You might think Nick Cave’s current performances would be cold and distant – it’s the complete opposite

The Bad Seeds' UK tour concluded in London on Saturday night

Some bands demand to be seen in the largest space available, such is their ever-expandable, supersized sound. One of those bands, however, isn’t Nick Cave And The Bad Seeds. The pairing of them with the O2 Arena, then, is a rather daunting prospect: a venue more accustomed to welcoming high-kicking pop acts seems ill-suited to a group that have made a 30-year career out of the kind of visceral gothic storytelling where it works best to see the whites of their eyes.

With that in mind, Cave’s performance tonight, in which he contrives to shrink the O2 into the smallest venue imaginable, conjuring intimacy and intensity from this vast space, resembles an act of sorcery, as impressive and compelling as it is unexpected. He spends virtually the entire gig propped up on the barrier, leaning on the front row for support, and frequently dives right into the crowd. He appears to sing every line directly to an audience member (“Can you feel my heart beat?” he asks one attendee during ‘Higgs Boson Blues’, before placing her hand on his chest and declaring in guttural, almost death metal tones, “Boom boom boom!”), and that personal connection filters back through the venue like a contagion.

But it’s not just Cave who projects to row Z this evening – The Bad Seeds, too, have reshaped their performance style for the space. Accordingly, there is from time to time a din as ferocious as any stadium rock band that would normally grace this stage (the retooling of the final third of ‘Jubilee Street’ from serpentine slink to hard, driving punk is astonishing), and elsewhere, Cave’s band provide the sort of restraint and populist melody that works so well in halls this big: when Warren Ellis appends a swooping, poignant fiddle solo to the end of ‘Distant Sky’, while a close-up of him is beamed up onto the 60-foot screen behind the stage, it makes for a gorgeously engulfing sense of communal, cathartic heartbreak.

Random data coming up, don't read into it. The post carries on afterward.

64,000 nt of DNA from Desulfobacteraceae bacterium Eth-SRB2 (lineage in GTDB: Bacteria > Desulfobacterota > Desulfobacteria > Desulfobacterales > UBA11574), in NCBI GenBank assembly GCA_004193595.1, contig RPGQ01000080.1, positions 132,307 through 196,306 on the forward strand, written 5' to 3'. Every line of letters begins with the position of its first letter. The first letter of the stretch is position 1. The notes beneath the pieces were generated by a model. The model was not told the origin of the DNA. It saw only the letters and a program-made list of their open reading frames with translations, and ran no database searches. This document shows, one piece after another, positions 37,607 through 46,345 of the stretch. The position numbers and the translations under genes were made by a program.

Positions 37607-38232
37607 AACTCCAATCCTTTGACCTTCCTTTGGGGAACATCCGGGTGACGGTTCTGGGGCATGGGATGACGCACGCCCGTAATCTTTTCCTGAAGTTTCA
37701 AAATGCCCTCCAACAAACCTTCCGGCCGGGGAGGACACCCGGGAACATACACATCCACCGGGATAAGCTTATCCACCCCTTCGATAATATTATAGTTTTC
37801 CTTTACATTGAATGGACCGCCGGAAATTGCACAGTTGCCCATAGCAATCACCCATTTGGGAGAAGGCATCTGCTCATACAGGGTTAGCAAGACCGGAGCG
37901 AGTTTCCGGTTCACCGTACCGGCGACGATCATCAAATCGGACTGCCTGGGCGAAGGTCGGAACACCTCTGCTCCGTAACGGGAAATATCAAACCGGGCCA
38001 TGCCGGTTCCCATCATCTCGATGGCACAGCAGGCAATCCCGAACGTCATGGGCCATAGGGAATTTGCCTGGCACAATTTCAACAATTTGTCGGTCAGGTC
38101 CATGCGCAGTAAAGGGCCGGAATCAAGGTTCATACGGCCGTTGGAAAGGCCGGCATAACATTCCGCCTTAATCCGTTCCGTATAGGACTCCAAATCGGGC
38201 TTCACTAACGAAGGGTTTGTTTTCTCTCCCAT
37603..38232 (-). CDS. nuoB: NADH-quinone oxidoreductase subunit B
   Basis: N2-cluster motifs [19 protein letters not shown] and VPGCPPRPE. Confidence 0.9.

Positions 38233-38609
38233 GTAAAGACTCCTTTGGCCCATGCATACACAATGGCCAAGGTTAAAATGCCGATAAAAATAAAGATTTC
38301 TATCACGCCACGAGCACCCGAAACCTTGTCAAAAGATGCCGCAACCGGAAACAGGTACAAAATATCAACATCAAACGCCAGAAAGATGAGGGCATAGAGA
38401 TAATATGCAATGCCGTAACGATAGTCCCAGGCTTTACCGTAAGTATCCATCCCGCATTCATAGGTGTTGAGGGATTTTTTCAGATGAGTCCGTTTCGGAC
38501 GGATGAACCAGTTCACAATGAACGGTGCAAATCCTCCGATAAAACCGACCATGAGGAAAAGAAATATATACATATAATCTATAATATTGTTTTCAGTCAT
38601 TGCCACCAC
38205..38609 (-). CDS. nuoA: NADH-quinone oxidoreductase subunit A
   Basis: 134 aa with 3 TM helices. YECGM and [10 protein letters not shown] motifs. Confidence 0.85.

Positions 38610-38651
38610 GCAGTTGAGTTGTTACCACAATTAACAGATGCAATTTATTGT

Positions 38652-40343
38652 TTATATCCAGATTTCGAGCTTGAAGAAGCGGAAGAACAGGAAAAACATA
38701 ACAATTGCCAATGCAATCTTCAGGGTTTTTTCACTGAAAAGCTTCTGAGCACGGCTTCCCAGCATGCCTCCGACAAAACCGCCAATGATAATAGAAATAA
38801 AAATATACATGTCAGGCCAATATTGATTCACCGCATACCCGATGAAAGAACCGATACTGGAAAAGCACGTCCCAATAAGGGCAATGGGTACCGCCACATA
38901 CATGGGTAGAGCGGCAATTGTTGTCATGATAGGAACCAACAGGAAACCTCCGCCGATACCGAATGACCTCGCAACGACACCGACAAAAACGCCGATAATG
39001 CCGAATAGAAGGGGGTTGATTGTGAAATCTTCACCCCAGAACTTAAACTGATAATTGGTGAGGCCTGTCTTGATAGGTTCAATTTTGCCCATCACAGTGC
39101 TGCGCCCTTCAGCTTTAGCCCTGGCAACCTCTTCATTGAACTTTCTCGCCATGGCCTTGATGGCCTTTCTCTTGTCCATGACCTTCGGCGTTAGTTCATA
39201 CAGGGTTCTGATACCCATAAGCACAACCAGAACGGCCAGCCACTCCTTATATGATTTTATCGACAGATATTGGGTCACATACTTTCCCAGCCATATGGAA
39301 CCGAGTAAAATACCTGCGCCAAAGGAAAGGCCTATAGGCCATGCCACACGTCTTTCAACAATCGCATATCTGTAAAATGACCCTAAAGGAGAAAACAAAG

The level of intimacy is ramped up one notch further in the gig’s final moments, when Cave, going walkabout again, appears to bump into Primal Scream’s Bobby Gillespie in the VIP seats. They greet one another like it’s a chance encounter in their local, Cave inviting Gillespie to sing the final line of ‘Push The Sky Away’ as if handing round the karaoke mic.

There was a feeling before this week’s run of shows that Cave had decided to tour notoriously cold, distant arenas to spare him the obligation of interacting with his public too intensely while singing darkly personal songs about his son’s death. That the setlist contains all bar one of ‘Skeleton Tree’’s songs, and that Cave has never drawn so deeply from his audience’s ardour for him as he did tonight, suggests his mission was almost the reverse.

Some bands work best in the largest space available. Turns out Nick Cave and the Bad Seeds is one of those bands after all, but on account not of their ever-expandable music, but of Cave’s magnetic, infectious and irresistible charisma. A sense of awe rings around the O2 as the Bad Seeds leave the stage, lifetime Cave fans shocked at quite how magnificently the band have mutated. Now that the genie’s out the bottle, one wonders how they can ever go back.

Nick Cave And The Bad Seeds @ London O2 Arena, Saturday 30 September